Woo-hoo! It’s Christmas Eve at the Libbert house! These two get just about as excited on Christmas Eve as they do on Christmas Day. And I, for one, finally feel like Christmas has arrived.
Yesterday, we made the HUGE mistake of driving to Winston-Salem for last minute shopping. We spent a large portion of the day sitting through multiple red lights and listening to folks beep their horns. This is usually a recipe for an almost certain explosion on my part, but Harper Lee and Isaac were such funny traveling companions, I could only laugh at the absurdity of it all. We turned up the holiday tunes and sang our hearts out while inching down Stratford Rd. at a snail’s pace.
Once we got home, however, a sense of calm– the kind we should have the whole Christmas season but the one that has eluded me this December– settled over the house. We played music and checkers and danced and wrapped presents. It was delightful.
So much so that I didn’t even really panic when the stove began to billow huge clouds of grey smoke and stink up the house with an unindentifiable, but distinctly non-food, smell.
Really??? I said to no one in particular. A non-working stove on Christmas???
It reminded me of the Christmas when I was ten. Temperatures were well below freezing, the wind howled, and the power went out. When the turkey was only half-way done. I remember my mother’s total freak-out about that. A ruined turkey and nothing to be done about it. Then the pipes froze. And burst. Our friend and plumber came out on Christmas day and crawled underneath our icy house and worked to repair the damage. Later that night, when the power had not been restored, we gave up and went to my grandparents’ house. They didn’t have electricity either, but we were there. Together. With Merdie and Pap and aunts and uncles and cousins. All seeking warmth and a little company to help pass the dark hours. As an adult, I can see how miserable my parents probably were and what a bummer the whole uncooked turkey and frozen water pipes probably were, but as a child, I thought it was a wildly adventurous Christmas. And even though I complained about the cold sheets that night, when I look back on it now, it’s one of my favorite family memories.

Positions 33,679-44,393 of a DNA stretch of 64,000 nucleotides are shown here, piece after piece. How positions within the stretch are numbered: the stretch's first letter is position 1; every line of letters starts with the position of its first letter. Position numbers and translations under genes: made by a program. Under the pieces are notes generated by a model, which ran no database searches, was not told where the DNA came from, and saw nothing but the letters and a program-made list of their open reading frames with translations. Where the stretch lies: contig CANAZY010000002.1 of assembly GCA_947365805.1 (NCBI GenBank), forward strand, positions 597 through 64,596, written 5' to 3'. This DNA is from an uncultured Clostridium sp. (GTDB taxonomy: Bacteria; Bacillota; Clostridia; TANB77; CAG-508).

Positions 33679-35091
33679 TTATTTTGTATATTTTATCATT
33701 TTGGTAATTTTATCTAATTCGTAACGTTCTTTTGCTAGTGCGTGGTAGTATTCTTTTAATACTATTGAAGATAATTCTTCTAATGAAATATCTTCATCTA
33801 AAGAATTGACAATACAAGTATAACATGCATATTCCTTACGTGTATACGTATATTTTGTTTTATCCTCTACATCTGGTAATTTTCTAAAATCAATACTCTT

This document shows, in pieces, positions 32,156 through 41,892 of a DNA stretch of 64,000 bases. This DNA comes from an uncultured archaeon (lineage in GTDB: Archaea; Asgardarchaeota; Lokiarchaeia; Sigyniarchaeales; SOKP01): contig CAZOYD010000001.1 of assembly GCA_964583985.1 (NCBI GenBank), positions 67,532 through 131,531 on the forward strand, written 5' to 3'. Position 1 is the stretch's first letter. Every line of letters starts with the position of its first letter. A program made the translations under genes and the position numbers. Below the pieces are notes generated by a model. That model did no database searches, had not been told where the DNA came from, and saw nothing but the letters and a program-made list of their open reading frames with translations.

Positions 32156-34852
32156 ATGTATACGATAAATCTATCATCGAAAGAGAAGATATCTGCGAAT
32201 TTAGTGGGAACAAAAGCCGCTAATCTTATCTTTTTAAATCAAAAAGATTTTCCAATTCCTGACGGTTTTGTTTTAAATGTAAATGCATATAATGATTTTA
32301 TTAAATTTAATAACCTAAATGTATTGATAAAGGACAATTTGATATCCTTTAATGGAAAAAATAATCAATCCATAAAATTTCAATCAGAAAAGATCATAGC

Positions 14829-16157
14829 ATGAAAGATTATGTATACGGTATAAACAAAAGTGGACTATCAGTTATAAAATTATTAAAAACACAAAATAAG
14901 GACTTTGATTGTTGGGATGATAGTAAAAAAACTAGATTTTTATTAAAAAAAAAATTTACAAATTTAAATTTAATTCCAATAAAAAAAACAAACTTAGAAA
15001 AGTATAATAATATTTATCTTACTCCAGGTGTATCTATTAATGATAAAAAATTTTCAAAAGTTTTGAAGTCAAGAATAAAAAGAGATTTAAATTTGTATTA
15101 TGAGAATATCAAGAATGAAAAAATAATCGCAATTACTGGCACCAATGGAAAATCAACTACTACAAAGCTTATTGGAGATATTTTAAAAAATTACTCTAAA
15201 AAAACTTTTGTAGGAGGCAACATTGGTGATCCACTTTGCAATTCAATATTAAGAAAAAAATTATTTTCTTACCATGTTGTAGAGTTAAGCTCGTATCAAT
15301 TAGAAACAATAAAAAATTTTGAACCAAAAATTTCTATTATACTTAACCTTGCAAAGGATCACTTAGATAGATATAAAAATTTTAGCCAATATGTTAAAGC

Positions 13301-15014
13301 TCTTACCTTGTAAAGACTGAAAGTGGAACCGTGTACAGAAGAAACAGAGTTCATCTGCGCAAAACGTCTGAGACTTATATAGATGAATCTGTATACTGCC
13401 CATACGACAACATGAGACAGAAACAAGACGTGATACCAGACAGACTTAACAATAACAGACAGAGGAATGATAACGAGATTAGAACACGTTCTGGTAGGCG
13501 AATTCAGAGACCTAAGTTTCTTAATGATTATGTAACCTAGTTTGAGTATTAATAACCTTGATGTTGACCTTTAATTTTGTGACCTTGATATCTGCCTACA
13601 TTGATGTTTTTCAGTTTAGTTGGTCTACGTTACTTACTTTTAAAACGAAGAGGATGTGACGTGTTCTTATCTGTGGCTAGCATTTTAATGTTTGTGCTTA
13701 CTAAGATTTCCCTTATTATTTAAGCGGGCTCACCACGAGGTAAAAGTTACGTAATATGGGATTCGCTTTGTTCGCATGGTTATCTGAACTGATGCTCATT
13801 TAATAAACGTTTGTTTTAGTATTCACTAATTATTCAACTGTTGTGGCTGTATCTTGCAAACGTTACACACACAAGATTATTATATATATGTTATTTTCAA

It’s funny how so many of the things we think of as disasters at the time turn into funny stories and fond memories later on. Wouldn’t it be nice if we could recognize that in the midst of trouble?
At any rate, my smoking oven turned out to be a mouse’s house fire, and while I’m somewhat distressed to know that a family of mice made a nest in the top of my stove and squirreled away enough stuff to catch fire and cause an amazing amount of smoke and stink, I’m happy to report that, for now, I should be able to completely cook my ham and finish my baking by tomorrow.
-Laura Ingalls Wilder
Have a happy, disaster-free holiday, and if not, realize that these are the things that make really good stories later on.